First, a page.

The academic research institute, which will be hosted by Imperial College London, will investigate new ways of reducing computer software’s vulnerability to cyber threats.
It aims to provide businesses, individuals and government with extra confidence about the security of software installed on their networks.
Funded by a £4.5 million grant, it has been established by the government intelligence agency GCHQ in partnership with the Engineering and Physical Sciences Research Council and the Department for Business, Innovation and Skills.
David Willetts, the universities and science minister, said: “This institute will build on the UK’s global reputation for cyber security research and innovation. It complements wider work government is doing in partnership with academia and industry to boost the economy through improved cyber security.”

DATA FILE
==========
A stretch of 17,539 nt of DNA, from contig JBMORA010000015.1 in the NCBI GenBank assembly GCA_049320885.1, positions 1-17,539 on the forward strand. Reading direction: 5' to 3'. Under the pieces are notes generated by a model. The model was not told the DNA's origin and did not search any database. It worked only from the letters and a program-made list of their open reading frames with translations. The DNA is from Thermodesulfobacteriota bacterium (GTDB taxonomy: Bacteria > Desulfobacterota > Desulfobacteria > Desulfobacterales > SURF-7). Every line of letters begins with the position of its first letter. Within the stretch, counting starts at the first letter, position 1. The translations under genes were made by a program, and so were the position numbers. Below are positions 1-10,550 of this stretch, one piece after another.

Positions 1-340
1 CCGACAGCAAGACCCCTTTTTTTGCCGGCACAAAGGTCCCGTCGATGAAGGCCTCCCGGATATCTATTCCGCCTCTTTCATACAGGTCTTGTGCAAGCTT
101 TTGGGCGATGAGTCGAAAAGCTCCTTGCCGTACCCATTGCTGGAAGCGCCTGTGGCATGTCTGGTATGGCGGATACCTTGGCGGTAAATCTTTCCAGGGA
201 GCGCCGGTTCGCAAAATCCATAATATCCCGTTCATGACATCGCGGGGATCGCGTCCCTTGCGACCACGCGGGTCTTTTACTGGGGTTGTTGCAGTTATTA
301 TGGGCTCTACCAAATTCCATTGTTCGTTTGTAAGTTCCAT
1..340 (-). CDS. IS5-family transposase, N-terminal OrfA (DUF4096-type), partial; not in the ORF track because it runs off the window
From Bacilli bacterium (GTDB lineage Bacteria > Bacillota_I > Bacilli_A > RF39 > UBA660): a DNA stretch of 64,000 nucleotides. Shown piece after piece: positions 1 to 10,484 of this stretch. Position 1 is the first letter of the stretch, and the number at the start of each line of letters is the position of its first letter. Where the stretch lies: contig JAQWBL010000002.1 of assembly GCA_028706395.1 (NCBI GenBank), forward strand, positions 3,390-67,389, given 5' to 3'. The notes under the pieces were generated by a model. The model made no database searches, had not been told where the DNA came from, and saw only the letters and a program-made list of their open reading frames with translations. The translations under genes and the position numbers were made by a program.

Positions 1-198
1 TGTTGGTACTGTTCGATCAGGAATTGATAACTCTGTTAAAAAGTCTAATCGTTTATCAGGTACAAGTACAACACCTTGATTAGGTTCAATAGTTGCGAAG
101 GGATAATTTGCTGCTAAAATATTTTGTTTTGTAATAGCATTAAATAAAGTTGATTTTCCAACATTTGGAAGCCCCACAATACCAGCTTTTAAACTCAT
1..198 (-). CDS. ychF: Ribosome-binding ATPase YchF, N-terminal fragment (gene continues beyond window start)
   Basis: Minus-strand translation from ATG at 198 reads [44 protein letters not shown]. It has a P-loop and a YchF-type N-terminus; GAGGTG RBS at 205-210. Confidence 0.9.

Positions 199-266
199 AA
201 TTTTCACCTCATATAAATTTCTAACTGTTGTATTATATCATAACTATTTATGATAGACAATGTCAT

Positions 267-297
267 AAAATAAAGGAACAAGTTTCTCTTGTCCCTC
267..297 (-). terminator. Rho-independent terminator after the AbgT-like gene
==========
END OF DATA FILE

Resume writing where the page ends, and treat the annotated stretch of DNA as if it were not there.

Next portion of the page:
Following a competitive process that involved devising new research projects to address key challenges in computer security, the universities selected to be part of the new institute are Imperial College, University College London, the University of Kent, the University of Manchester, the University of Edinburgh and Queen Mary, University of London.
Philippa Gardner, professor of theoretical computer science at Imperial College, will take the role of director of research for the institute.
“The creation of this research institute recognises the excellence of UK research in automated program analysis and verification. It provides an exciting opportunity to focus this research on cyber security,” she said.
The institute aims to open for business on 1 April for a period of 3 years. The first academic research institute in cyber security, based at UCL, opened in October last year.